step-ca stopped!

I am using step-ca for over 2 years now on a small little NanoPi R2S (1GB RAM). And I am monitoring it too, e.g. for the last 6 months memory is very stable and more importantly: not increasing over time. Memory leaks are real, but not on this baby:

At the very end it’s changing, and it’s changing very suddenly too. Here the last 7 days:

What did not work:

  • Reset the server
  • Reboot the server

Actually it worked for less than a minute. By then memory exhaustion happened and the server was busy swapping. Connecting via ssh became a gamble at this point.

After a reboot there’s about 1min time to stop step-ca. A simple kill won’t do because systemd would restart it, so a

systemctl stop step-ca

did the job. Just have to be fast enough to execute it.

What happened?

It seems that the internal DB (BadgerV2), which by default is in ~/.step/db/ increased over time to much that its management consumed rather suddenly so much memory that swapping happened. One parameter I did not use (left it empty):

badgerFileLoadingMode [optional]: can be set to FileIO (instead of the default MemoryMap) to avoid memory-mapping log files. This can be useful in environments with low RAM. Make sure to use badgerV2 as the database type if using this option.

    MemoryMap: default.
    FileIO: This can be useful in environments with low RAM

Needless to say, the default works fine as long as the DB does not get too big. In my case it was 4.7GB in size:

I find it impressive that the default of MemoryMapped worked that well on a 1 GB RAM machine, but I guess in the last days it stopped working.

The Fix

Starting step-ca manually worked with no error messages, but it used more and more memory. I downgraded from v0.23.0 to 0.17.2 as I upgraded some week ago, but it made zero difference. Finding the 4 GB db solved the problem: since the config and all secret keys/certificates are not in the DB, I tried to simply wipe it out, and that worked as expected: step-ca created a new DB. When started it used about 10% memory, and then even less. Back to normal.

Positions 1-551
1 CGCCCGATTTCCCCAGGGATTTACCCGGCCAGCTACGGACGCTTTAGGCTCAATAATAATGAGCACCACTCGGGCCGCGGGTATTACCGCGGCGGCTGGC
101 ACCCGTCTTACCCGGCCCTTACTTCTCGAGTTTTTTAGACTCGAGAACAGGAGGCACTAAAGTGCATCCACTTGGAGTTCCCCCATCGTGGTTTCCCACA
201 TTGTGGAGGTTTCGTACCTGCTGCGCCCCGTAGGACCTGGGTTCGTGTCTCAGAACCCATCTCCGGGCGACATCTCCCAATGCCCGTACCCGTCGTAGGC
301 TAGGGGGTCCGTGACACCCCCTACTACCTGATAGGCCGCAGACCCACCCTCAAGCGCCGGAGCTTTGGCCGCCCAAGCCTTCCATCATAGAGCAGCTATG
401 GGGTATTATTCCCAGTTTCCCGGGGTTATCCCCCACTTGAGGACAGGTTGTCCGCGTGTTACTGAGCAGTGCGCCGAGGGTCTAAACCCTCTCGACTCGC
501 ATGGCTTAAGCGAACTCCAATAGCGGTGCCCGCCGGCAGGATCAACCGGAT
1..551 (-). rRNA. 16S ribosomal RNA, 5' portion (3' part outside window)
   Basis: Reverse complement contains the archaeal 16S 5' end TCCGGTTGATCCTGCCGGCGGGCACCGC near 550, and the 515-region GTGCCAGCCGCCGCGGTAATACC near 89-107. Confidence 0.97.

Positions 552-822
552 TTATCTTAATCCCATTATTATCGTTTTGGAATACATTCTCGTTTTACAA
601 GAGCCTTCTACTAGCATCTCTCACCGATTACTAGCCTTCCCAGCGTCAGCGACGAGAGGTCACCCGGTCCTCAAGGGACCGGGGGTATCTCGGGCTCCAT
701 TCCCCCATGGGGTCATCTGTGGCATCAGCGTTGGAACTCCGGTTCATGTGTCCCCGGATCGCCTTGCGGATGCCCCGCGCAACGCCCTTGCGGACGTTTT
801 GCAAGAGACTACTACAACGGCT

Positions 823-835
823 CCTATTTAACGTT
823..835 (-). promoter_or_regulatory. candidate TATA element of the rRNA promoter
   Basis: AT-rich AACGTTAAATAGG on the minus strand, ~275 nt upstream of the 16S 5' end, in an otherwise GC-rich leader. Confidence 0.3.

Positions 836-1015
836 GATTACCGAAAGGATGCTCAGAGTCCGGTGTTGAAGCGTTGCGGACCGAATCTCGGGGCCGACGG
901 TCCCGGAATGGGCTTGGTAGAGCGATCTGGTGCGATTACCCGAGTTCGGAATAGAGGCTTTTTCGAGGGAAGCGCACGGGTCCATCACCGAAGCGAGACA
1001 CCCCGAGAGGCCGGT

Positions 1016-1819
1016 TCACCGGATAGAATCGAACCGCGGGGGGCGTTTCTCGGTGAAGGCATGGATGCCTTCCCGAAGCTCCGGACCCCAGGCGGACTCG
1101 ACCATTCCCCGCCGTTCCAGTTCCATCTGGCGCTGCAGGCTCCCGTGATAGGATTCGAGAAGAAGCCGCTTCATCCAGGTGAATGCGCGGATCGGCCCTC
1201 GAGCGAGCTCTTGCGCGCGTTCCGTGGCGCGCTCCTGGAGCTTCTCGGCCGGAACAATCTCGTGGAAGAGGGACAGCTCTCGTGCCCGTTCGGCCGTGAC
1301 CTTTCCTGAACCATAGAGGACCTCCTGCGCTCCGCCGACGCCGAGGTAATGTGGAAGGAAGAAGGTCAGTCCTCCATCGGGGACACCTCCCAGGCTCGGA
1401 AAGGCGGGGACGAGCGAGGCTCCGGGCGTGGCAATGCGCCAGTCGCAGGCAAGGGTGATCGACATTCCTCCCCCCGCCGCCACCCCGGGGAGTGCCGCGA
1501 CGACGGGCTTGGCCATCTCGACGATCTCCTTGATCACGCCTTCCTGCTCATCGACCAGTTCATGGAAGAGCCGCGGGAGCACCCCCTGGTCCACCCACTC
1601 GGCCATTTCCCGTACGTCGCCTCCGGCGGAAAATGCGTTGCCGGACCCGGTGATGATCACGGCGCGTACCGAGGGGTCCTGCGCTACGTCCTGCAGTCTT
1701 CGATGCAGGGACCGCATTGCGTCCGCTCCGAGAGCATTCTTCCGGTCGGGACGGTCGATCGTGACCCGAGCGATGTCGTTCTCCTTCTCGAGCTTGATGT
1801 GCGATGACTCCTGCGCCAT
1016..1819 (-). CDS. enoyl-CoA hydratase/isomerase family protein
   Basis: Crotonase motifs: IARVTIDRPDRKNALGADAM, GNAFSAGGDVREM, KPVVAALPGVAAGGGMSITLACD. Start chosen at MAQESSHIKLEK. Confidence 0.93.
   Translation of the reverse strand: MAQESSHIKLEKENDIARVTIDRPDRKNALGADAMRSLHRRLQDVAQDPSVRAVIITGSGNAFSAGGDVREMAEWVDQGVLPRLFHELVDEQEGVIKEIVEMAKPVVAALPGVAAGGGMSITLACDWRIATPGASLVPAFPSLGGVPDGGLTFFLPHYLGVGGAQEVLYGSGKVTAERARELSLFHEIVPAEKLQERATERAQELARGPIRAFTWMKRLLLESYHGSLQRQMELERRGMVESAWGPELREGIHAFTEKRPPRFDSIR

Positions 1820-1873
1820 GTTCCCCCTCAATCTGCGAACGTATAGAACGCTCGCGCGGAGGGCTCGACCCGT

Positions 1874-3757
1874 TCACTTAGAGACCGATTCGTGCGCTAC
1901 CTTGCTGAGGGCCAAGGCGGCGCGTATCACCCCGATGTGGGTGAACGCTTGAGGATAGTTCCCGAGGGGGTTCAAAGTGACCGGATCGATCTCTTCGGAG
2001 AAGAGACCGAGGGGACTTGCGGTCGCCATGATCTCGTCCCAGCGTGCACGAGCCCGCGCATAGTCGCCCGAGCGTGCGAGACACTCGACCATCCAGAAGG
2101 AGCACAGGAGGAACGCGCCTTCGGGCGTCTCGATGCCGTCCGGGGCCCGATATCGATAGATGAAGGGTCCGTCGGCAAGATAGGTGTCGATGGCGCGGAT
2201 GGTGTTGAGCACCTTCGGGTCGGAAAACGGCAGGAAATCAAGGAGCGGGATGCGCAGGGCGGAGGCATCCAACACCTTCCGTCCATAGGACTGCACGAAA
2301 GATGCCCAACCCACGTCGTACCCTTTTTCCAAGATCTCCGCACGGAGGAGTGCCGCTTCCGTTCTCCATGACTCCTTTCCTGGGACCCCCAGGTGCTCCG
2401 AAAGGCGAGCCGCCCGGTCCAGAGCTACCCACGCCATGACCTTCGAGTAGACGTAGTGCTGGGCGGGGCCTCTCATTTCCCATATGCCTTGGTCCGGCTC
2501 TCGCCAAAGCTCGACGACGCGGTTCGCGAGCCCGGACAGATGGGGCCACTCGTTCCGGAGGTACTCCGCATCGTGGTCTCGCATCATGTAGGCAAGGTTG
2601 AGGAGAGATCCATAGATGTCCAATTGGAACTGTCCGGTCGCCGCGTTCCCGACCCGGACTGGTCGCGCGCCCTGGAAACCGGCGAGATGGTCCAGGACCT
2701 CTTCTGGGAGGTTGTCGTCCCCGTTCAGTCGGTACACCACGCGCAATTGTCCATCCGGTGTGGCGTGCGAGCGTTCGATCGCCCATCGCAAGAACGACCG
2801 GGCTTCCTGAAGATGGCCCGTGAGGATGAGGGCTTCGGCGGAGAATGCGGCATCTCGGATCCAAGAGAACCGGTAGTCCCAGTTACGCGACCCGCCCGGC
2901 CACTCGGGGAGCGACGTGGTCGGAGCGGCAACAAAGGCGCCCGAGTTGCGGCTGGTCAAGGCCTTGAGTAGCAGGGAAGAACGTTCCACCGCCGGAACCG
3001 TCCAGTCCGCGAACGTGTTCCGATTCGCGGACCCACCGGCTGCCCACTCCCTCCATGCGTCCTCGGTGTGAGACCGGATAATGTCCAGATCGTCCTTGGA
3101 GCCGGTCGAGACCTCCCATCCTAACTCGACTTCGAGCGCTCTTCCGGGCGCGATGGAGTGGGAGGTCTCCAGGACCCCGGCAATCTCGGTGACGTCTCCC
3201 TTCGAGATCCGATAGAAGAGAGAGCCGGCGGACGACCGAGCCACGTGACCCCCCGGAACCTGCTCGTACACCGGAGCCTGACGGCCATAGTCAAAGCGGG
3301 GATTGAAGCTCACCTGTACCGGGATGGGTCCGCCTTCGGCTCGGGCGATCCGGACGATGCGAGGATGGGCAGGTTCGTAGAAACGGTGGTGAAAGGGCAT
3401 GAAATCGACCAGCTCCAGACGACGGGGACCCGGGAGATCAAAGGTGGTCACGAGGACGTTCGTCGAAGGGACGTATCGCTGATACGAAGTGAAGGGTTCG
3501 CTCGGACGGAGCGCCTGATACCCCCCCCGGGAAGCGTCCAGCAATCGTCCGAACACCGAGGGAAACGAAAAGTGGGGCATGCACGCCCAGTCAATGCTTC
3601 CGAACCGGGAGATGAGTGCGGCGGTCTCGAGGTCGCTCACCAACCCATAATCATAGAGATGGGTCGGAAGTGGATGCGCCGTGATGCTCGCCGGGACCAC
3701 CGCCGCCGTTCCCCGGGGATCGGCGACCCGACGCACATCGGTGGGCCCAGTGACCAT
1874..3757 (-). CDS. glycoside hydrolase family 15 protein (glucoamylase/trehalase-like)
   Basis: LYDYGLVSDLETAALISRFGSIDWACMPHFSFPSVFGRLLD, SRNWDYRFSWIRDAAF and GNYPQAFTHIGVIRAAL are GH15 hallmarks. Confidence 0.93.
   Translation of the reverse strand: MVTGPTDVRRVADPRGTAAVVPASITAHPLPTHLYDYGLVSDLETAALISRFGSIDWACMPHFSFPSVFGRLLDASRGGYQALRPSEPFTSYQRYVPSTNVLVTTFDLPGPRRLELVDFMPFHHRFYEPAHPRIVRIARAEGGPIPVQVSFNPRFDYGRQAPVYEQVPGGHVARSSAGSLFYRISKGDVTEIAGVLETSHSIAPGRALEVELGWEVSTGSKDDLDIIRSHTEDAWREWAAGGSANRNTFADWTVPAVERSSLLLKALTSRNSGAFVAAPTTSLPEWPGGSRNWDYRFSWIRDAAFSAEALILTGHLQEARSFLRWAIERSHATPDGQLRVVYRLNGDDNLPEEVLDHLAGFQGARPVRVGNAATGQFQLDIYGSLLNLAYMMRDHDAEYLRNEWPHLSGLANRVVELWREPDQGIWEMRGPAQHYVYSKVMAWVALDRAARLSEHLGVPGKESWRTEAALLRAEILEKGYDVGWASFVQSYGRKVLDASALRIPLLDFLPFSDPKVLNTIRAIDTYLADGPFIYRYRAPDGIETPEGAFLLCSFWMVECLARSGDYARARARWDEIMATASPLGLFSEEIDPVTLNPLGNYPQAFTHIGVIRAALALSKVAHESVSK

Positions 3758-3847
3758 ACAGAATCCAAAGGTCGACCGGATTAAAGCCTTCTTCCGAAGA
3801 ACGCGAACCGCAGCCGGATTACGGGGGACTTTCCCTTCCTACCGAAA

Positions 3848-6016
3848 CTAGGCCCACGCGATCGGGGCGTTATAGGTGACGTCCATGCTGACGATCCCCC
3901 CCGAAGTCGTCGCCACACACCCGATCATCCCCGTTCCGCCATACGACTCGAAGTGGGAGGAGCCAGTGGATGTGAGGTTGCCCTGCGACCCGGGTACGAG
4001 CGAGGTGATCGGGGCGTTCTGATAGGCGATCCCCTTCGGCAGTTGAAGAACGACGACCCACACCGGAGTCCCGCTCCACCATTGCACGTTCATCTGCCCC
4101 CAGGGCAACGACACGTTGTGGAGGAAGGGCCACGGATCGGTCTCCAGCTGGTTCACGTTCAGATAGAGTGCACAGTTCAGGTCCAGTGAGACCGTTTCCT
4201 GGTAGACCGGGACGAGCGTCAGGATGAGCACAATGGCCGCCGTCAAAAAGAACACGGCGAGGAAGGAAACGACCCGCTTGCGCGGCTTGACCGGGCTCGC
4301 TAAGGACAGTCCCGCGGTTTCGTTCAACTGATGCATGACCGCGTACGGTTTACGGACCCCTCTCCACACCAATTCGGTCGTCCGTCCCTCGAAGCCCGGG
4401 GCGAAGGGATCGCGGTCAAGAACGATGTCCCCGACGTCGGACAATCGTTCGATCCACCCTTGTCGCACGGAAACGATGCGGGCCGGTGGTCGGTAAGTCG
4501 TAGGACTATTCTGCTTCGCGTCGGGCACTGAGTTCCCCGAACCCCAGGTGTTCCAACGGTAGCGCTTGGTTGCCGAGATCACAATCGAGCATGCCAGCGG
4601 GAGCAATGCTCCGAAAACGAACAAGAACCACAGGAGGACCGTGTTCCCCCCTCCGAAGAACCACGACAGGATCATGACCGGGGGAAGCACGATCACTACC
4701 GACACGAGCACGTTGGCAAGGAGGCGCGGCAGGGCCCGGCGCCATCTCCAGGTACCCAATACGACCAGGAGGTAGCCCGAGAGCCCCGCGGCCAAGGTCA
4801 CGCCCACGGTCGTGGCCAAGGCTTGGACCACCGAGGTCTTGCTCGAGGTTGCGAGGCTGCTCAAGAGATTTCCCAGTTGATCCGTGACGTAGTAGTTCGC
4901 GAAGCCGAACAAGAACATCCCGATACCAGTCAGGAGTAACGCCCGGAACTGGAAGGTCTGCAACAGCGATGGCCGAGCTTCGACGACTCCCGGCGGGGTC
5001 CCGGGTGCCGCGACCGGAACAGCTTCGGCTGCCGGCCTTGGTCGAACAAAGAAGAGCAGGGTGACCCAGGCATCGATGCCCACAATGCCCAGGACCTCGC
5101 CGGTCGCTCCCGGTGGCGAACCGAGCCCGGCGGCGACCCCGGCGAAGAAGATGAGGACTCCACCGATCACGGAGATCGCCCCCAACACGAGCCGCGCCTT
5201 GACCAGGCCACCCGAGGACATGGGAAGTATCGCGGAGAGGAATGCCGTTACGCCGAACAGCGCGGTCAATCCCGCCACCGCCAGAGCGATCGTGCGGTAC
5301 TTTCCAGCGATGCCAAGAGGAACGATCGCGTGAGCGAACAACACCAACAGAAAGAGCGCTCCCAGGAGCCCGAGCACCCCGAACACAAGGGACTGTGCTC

Lesson I learned: watch your monitoring. This behavior started on 15th and it took me 3 days to realize.


OverTheWire – Security Wargames

I wish I had seen this a long time ago: are a set of challenges in the area of security: buffer overflows, command injection, web server security, plus fun Linux command line skills.

I learned a lot about how to detect and exploit buffer overflows and shellcode in the Narnia wargame. Good fun and educational too.

Natas is nice since it’s using a web server while the other ones use ssh. The harder ones are…hard, but there’s solutions all over the web in case you get stuck.

All in all, highly recommended to see how easy it is to exploit badly written code and how to write code which does not repeat those known security problems.

Twitter Does Not Like Me Anymore

All the buzz about Twitter and Elon made me look at my Twitter profile. I saw the missing date of birth, so I added it. Now my account is locked:

Here I became less than 13 years old

I am quite confident I put in a 19xx year in there, so I should be at least 22 years old, but I cannot check that now since my account is locked.

At this point I wonder if I should care. At worst in 13 years I’ll get my access back. If you send me a message in Twitter, you might have to wait 13 years for a reply…

Update 2022-07-31: Well, they like me again. It seems I managed to become 13 quite fast:

And days later I aged enough to be over 13!

Yubikeys and SSH

About a year ago I found out that the Yubikey Neo can be used as a SmartCard which can keep a secret key on-board. You can also use an actual SmartCard if you have one. But the setup procedure is quite involved and you need gpg.

Yubikey to the rescue! Or maybe OpenSSH in this case: As this explains, most Yubikeys, including the cheap blue ones which can only do U2F or FIDO2, can work with OpenSSH 8.2 to provide the private key without storing the secret key unencrypted on disk. Similar to using a SmartCard, but much easier.

More important is that those keys are supported by GitHub since May 2021 and GitLab 14.8+ since March 2022.

Create a key:

❯ ssh-keygen -t ecdsa-sk
Generating public/private ecdsa-sk key pair.
You may need to touch your authenticator to authorize key generation.
Enter PIN for authenticator: 
You may need to touch your authenticator (again) to authorize key generation.